In the next 18 months, they’ll also come up with three plans for oil and gas development in the area.

In the meantime, the two sides have agreed to a timber harvesting schedule outside core areas, and are limiting new land disturbances caused by oil and gas development to 750 hectares annually.

This report by The Canadian Press was first published Jan. 19, 2023.

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WHO decision on COVID-19 emergency won't effect Canada's response: Tam – CP24

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OTTAWA – On Monday, exactly three years from the day he declared COVID-19 to be a global public health emergency, World Health Organization director-general Tedros Adhanom Ghebreyesus will decide whether to call it off.

But declaring an end to the “public health emergency of international concern” would not mean COVID-19 is no longer a threat. It will also not do much to change Canada’s approach.

“In Canada, we’re already doing what we need to do,” chief public health officer Dr. Theresa Tam said in her most recent COVID-19 update.

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She said the WHO discussion is important but COVID-19 monitoring and public health responses are not going to end. That includes continued surveillance of cases, particularly severe illness and death, and vaccination campaigns.

The WHO’s emergency committee, which was struck in 2020 when COVID-19 first emerged as a global health threat, voted Friday on whether to maintain the formal designation of a public health emergency.

Tedros will make the final call Monday based on the advice the committee gives him.

He warned earlier this week that he remains concerned about the impact of the virus, noting there were 170,000 deaths from COVID-19 reported around the world in the last two months.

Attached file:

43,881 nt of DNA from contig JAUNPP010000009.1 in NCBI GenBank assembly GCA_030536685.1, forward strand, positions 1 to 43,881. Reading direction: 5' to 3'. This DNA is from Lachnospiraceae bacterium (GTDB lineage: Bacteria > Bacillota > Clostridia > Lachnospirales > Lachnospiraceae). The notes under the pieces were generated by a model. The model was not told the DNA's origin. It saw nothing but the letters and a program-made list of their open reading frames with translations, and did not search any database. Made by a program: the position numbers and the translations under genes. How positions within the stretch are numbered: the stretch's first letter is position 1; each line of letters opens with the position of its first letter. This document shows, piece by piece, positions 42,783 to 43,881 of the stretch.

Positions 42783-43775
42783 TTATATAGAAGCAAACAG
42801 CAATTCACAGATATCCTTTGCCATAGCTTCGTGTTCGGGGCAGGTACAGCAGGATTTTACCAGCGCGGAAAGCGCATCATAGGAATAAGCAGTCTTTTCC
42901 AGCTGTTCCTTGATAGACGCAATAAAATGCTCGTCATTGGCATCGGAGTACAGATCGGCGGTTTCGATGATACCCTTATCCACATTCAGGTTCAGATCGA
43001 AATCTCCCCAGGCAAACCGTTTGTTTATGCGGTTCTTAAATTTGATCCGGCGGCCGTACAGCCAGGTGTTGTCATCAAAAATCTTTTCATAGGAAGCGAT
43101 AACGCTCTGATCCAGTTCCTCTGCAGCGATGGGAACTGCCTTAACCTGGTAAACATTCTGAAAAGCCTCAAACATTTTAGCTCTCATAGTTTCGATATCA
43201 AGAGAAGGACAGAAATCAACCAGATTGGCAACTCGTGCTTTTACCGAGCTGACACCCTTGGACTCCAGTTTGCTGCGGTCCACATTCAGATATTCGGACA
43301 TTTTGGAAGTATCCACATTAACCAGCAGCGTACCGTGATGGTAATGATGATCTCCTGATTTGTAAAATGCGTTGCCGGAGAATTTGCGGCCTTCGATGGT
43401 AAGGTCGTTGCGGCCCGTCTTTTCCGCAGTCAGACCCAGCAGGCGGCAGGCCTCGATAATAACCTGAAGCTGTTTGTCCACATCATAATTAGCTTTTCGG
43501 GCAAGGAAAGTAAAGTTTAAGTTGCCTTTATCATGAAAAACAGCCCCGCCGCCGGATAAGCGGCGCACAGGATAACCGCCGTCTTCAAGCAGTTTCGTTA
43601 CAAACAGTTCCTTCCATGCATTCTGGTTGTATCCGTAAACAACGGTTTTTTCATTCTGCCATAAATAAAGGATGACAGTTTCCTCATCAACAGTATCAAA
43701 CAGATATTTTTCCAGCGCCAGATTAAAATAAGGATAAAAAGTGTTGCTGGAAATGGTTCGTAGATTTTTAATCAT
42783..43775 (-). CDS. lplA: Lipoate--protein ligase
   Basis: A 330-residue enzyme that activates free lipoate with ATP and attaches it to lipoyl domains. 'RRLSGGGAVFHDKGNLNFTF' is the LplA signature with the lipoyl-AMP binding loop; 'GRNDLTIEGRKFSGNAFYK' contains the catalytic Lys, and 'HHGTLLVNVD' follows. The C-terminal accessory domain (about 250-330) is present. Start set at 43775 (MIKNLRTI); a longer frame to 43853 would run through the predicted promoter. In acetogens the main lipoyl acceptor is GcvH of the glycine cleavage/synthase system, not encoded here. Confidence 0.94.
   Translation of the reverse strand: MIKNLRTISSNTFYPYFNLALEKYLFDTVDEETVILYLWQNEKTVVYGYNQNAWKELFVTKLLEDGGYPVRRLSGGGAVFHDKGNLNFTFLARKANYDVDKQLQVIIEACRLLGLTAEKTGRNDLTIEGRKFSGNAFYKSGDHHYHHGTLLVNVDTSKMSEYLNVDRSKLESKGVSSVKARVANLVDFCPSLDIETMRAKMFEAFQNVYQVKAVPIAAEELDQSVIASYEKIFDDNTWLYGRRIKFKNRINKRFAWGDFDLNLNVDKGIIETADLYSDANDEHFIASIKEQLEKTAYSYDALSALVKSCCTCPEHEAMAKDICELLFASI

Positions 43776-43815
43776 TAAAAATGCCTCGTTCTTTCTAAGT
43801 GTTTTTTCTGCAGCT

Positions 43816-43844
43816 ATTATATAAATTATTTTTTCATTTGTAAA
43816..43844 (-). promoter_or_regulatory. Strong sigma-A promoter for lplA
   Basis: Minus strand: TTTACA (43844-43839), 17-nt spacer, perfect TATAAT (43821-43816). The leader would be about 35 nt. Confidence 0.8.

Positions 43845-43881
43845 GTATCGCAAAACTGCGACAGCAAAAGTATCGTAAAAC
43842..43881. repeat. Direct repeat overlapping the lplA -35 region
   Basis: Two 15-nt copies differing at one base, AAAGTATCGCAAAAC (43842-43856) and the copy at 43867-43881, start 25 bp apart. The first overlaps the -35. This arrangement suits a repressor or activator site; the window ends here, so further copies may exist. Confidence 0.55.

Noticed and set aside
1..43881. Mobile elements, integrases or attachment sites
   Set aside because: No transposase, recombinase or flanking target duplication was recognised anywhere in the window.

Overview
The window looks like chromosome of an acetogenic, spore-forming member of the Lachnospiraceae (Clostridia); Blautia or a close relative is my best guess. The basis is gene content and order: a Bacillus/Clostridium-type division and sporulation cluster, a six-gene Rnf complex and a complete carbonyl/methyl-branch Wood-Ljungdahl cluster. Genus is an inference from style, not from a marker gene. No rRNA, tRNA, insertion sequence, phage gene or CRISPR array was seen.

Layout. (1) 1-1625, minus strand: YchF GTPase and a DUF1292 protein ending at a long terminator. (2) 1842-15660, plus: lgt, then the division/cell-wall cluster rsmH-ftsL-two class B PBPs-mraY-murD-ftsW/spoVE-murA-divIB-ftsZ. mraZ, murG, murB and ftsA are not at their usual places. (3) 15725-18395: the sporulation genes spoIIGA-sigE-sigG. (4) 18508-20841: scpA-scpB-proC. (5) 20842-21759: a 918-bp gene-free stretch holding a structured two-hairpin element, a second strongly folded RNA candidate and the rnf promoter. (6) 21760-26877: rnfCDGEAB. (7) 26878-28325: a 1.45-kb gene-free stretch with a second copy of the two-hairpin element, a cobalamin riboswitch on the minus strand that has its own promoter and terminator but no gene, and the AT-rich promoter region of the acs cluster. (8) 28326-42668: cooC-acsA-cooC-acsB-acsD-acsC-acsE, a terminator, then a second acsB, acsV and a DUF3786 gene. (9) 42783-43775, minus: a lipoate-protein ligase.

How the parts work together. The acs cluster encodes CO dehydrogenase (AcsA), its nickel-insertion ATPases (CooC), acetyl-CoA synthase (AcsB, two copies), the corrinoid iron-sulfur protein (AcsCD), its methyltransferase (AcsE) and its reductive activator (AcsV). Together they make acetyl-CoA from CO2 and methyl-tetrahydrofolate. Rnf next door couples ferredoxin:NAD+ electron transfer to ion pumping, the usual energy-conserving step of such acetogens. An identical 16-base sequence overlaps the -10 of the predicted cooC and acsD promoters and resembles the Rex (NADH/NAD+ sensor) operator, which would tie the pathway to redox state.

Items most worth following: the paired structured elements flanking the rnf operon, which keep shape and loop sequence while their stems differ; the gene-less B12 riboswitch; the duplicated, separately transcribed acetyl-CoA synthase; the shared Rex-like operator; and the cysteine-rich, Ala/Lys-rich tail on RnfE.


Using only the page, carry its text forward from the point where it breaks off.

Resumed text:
“While I will not pre-empt the advice of the emergency committee, I remain very concerned by the situation in many countries and the rising number of deaths,” he said Jan. 24.

“While we are clearly in better shape than three years ago when this pandemic first hit, the global collective response is once again under strain.”

He is worried not enough health-care workers or seniors are up to date on vaccinations, that access to antivirals is limited and that health systems around the world remain fragile following three years of pandemic strain.

In Canada, there was a noticeable rise in cases, hospitalizations and deaths over Christmas and early in January but all are trending down again. Tam said there were no surges of the virus anywhere in Canada, though the latest variant of Omicron was being watched closely.

Federal surveillance data shows more than 30 people are still dying of COVID-19 every day, and hundreds of people are still hospitalized.

The formal designation of the global public health emergency was made on Jan. 30, 2020, when 99 per cent of confirmed COVID-19 cases were still restricted to China.

The decision was made to declare an emergency because human-to-human transmission was starting to occur outside China, and the hope was that by designating an emergency it could prompt a public health response that could still limit the impact of COVID-19.

That did not happen. On March 11, 2020, Tedros declared a global pandemic, practically begging countries to do more to slow it down.

The declaration of a pandemic meant that there was exponential growth in the spread of the virus.

By WHO terminology, a “public health emergency of international concern” is the highest formal declaration and the one which triggers a legally binding response among WHO member countries, including Canada.

It is what is done when a health threat is “serious, sudden, unusual or unexpected,” when it carries global public health implications and may require “immediately international action.”

A designation prompts the WHO director-general to issue recommendations for member countries including increased surveillance to identify new cases, isolating or quarantining infected people and their close contacts, travel measures such as border testing or closures, public health communications, investments in research and collaboration on treatments and vaccinations.